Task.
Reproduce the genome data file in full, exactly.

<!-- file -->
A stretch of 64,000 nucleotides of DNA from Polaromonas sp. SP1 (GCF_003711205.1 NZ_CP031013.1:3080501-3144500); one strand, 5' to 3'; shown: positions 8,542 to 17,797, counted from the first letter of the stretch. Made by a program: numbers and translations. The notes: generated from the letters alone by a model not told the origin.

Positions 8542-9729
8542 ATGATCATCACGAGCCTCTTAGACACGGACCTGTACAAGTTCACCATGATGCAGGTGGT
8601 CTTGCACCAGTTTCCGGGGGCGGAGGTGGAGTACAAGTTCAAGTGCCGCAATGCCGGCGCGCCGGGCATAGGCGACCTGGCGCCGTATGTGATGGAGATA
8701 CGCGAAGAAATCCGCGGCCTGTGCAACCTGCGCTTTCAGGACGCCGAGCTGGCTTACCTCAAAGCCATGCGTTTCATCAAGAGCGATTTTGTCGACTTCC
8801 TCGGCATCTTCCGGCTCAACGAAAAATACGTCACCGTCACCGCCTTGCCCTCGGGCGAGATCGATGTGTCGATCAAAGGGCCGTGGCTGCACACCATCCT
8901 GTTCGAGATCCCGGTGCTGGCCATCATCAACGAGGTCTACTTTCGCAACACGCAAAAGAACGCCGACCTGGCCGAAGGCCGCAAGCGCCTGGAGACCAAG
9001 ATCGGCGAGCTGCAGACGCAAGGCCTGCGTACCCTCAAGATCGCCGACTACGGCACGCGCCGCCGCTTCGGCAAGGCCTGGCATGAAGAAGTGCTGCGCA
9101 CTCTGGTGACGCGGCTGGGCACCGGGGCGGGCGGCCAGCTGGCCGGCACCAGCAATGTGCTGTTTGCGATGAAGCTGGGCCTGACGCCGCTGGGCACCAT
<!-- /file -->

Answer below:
A stretch of 64,000 nucleotides of DNA from Polaromonas sp. SP1 (GCF_003711205.1 NZ_CP031013.1:3080501-3144500); one strand, 5' to 3'; shown: positions 8,542 to 17,797, counted from the first letter of the stretch. Made by a program: numbers and translations. The notes: generated from the letters alone by a model not told the origin.

Positions 8542-9729
8542 ATGATCATCACGAGCCTCTTAGACACGGACCTGTACAAGTTCACCATGATGCAGGTGGT
8601 CTTGCACCAGTTTCCGGGGGCGGAGGTGGAGTACAAGTTCAAGTGCCGCAATGCCGGCGCGCCGGGCATAGGCGACCTGGCGCCGTATGTGATGGAGATA
8701 CGCGAAGAAATCCGCGGCCTGTGCAACCTGCGCTTTCAGGACGCCGAGCTGGCTTACCTCAAAGCCATGCGTTTCATCAAGAGCGATTTTGTCGACTTCC
8801 TCGGCATCTTCCGGCTCAACGAAAAATACGTCACCGTCACCGCCTTGCCCTCGGGCGAGATCGATGTGTCGATCAAAGGGCCGTGGCTGCACACCATCCT
8901 GTTCGAGATCCCGGTGCTGGCCATCATCAACGAGGTCTACTTTCGCAACACGCAAAAGAACGCCGACCTGGCCGAAGGCCGCAAGCGCCTGGAGACCAAG
9001 ATCGGCGAGCTGCAGACGCAAGGCCTGCGTACCCTCAAGATCGCCGACTACGGCACGCGCCGCCGCTTCGGCAAGGCCTGGCATGAAGAAGTGCTGCGCA
9101 CTCTGGTGACGCGGCTGGGCACCGGGGCGGGCGGCCAGCTGGCCGGCACCAGCAATGTGCTGTTTGCGATGAAGCTGGGCCTGACGCCGCTGGGCACCAT